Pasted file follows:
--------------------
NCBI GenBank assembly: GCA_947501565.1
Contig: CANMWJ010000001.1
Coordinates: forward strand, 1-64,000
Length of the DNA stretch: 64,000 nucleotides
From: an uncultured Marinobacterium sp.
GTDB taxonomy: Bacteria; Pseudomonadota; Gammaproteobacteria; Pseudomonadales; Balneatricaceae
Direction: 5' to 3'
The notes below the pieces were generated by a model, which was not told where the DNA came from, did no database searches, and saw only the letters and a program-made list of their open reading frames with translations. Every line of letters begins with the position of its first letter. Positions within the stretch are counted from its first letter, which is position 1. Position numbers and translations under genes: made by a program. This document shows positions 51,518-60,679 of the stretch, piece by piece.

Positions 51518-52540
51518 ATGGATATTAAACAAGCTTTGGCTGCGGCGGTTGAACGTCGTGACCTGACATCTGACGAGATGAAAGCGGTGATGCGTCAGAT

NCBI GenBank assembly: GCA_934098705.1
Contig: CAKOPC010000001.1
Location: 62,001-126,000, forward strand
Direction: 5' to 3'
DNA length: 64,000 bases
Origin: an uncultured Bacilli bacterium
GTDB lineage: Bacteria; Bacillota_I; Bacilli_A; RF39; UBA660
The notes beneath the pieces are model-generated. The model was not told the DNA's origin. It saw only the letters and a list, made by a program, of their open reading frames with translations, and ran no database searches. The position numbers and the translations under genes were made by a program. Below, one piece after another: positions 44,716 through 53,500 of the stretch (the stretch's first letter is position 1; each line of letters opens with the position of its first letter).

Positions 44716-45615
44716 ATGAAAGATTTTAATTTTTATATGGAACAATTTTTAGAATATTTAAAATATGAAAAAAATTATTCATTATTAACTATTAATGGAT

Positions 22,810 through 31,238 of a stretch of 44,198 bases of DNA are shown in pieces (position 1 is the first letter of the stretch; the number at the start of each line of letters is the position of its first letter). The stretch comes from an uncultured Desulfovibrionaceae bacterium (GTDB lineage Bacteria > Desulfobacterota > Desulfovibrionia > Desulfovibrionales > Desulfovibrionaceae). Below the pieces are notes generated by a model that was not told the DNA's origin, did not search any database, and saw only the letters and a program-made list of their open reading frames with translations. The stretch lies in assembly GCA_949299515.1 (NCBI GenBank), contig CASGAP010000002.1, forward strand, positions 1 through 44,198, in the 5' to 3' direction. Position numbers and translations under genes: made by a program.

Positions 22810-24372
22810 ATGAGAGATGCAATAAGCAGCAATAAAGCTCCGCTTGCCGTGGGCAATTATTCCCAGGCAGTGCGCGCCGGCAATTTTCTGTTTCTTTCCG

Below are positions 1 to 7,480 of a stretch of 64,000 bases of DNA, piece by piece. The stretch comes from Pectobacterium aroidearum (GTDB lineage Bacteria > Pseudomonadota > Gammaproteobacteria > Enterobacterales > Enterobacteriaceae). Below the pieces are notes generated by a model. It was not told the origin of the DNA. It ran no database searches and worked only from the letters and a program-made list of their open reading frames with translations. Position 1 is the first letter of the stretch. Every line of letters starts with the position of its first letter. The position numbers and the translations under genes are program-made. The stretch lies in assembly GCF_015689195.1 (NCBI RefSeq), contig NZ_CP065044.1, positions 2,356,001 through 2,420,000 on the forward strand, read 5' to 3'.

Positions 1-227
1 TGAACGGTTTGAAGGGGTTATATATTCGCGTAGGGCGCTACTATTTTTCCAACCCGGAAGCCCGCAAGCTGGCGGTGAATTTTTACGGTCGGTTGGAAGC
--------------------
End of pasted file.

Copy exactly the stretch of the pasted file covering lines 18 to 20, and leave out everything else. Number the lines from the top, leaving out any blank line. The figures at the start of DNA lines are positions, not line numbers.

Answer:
The notes beneath the pieces are model-generated. The model was not told the DNA's origin. It saw only the letters and a list, made by a program, of their open reading frames with translations, and ran no database searches. The position numbers and the translations under genes were made by a program. Below, one piece after another: positions 44,716 through 53,500 of the stretch (the stretch's first letter is position 1; each line of letters opens with the position of its first letter).

Positions 44716-45615
44716 ATGAAAGATTTTAATTTTTATATGGAACAATTTTTAGAATATTTAAAATATGAAAAAAATTATTCATTATTAACTATTAATGGAT